Not only are new entrants using this software infrastructure to get started faster and more cheaply, incumbents are beginning to augment, or even replace, some of their legacy systems. Instead of going the way of other brick-and-mortar retailers—many of which either went out of business or became glorified showrooms for ecommerce—the beauty of the API economy for banking is that it lets everyone participate, play to their strengths, and concentrate on their core offering. The demand for better and more inclusive financial services is big enough that there’s room for many players in the market to succeed as large, stand-alone companies. All of this results in better products at less cost, serving a wider range of consumers.

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Another great discussion. Plaid and RH mentioned.

Software has been pushing margins across many industries.

Those that haven’t been affected as much, according to Andreessen Horowitz, are education, healthcare, and construction.

This means that financial services are feeling the pain. From the old guard, my money (not literally) is on JPMorgan Chase, Morgan Stanley, and Goldman Sachs. They know the money is in consumer banking and have been acquiring, building, and hiring.

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Consumer finance = number of people doing consumer finance X data points.

$INTU is available on Freetrade.

TurboTax maker Inuit Inc. is close to an agreement to buy personal-finance technology portal Credit Karma Inc. for roughly $7 billion, the Wall Street Journal reported, citing anonymous sources.

The deal, which will be in cash and stock, would push Intuit further into the growing online consumer finance sector. The company is expected to announce the agreement on Monday, people familiar with the matter told the newspaper.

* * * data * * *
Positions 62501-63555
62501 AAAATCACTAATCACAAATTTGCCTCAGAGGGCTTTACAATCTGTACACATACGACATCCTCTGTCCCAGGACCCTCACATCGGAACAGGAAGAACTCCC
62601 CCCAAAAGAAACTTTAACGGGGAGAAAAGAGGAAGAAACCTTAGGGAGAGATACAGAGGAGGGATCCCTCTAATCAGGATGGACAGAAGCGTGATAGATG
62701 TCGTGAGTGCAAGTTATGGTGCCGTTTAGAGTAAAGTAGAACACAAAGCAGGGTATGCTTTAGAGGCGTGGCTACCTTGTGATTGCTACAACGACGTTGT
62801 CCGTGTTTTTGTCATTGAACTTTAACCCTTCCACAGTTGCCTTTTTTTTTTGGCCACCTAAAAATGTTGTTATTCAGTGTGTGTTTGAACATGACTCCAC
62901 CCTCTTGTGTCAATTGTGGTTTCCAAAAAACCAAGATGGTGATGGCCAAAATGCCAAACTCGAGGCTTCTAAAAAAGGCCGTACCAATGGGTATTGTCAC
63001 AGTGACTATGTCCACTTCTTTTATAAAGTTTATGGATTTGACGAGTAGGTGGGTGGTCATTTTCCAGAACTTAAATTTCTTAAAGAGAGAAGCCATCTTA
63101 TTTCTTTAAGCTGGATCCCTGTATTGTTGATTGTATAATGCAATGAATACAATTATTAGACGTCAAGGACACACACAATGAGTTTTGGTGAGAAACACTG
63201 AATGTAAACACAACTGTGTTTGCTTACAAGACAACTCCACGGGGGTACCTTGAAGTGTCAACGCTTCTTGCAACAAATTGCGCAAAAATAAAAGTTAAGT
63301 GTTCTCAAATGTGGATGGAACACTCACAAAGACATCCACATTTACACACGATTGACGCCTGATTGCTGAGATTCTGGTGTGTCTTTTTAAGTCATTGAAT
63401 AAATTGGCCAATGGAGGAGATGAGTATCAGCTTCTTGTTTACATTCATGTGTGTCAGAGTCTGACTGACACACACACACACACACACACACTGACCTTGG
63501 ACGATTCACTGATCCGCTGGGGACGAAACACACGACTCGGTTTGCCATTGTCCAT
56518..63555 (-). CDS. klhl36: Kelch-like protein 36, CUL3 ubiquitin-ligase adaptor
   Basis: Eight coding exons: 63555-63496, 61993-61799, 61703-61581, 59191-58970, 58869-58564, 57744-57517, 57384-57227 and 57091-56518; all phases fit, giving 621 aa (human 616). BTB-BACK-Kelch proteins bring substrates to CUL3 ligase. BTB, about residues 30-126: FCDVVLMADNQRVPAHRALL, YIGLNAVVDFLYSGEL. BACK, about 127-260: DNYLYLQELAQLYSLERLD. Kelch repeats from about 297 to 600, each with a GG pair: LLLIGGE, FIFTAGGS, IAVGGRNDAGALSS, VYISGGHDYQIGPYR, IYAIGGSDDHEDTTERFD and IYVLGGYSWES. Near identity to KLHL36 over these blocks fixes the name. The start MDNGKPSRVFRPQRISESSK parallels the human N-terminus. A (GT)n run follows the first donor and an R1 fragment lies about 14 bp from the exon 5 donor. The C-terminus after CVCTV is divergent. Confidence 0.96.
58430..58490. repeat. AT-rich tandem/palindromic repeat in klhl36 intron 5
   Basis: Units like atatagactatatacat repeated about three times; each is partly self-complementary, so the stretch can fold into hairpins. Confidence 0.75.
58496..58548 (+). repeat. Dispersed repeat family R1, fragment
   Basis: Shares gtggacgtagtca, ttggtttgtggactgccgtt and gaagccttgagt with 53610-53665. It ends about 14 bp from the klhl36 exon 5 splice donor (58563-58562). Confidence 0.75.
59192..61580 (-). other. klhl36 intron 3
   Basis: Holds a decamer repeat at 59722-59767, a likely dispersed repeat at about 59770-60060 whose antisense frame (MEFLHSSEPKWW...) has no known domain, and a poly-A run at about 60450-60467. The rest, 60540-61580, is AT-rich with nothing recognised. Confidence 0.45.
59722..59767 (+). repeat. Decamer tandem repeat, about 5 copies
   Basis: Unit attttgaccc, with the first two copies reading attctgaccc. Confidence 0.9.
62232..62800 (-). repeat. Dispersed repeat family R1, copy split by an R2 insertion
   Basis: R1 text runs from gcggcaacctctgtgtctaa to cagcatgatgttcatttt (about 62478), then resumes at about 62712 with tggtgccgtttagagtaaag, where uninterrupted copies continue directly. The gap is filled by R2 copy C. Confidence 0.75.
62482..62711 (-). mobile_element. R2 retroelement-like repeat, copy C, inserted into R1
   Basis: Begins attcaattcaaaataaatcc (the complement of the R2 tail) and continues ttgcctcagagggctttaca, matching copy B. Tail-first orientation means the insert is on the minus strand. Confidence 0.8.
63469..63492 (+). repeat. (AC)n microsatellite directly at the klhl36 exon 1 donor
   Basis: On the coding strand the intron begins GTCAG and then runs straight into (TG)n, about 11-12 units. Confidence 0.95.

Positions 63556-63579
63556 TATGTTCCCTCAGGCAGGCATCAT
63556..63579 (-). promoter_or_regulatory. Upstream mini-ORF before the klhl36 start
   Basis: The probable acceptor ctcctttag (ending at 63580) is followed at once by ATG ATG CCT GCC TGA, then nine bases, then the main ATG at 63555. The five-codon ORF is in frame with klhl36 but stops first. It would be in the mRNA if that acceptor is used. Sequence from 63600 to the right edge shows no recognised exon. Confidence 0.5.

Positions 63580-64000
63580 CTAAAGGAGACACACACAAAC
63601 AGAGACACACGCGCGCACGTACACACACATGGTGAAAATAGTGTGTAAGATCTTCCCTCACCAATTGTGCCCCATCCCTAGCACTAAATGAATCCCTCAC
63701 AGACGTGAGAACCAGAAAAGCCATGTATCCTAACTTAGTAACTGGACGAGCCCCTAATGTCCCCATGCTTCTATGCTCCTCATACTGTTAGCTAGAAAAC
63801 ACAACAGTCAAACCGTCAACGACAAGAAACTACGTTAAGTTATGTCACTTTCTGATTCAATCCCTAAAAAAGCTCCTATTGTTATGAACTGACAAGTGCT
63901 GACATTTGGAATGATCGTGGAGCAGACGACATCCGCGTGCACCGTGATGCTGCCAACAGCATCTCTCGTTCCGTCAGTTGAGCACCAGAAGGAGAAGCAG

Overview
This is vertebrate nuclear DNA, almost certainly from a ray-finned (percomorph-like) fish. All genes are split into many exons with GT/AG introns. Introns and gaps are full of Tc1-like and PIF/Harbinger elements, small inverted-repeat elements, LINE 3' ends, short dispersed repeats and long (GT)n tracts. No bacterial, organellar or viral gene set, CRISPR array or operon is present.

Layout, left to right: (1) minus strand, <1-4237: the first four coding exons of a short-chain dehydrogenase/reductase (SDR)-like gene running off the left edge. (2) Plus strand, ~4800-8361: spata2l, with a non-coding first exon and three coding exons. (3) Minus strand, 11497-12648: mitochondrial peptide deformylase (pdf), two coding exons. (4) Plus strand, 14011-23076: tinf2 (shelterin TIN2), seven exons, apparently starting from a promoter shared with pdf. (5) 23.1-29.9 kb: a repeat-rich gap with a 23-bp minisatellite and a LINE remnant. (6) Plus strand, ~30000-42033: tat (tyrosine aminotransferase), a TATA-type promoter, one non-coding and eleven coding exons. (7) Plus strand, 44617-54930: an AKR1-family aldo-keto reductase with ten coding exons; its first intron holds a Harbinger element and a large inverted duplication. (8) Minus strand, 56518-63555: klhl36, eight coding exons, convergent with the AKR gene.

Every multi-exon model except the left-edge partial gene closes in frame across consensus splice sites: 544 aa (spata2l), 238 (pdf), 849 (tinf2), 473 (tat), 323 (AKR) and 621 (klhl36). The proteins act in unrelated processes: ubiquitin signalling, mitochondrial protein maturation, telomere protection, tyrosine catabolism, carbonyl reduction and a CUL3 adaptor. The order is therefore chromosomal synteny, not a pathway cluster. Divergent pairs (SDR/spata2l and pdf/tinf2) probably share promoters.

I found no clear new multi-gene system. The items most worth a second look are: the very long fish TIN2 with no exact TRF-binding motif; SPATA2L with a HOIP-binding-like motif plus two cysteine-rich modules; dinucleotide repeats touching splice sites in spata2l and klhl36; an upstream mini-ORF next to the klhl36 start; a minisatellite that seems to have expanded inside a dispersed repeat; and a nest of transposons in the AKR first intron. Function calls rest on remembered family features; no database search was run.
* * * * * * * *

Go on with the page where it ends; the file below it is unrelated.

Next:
The acquisition would be Intuit’s largest in its 37-year history. Intuit shares have risen nearly 14% since the beginning of the year, and the company is expected to report second-quarter earnings on Monday.

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You seen Griffin? It’s a banking as a platform fintech. They plan on providing the backend for businesses to build and launch financial products.

A B2B fintech for fintechs.

Galileo provides APIs that allow fintech companies like Monzo and Chime to easily create bank accounts and issue physical and virtual credit cards, among myriad other services. While simple in theory, banking regulations and financial rules place a huge regulatory burden on fintech companies, burdens that Galileo takes on as part of its platform.

The company has found particular success in the United Kingdom, where all five of the country’s largest fintechs are customers. Globally, it processed an annualized $45 billion in transaction volume last month, up from $26 billion in October 2019 — nearly doubling in just six months.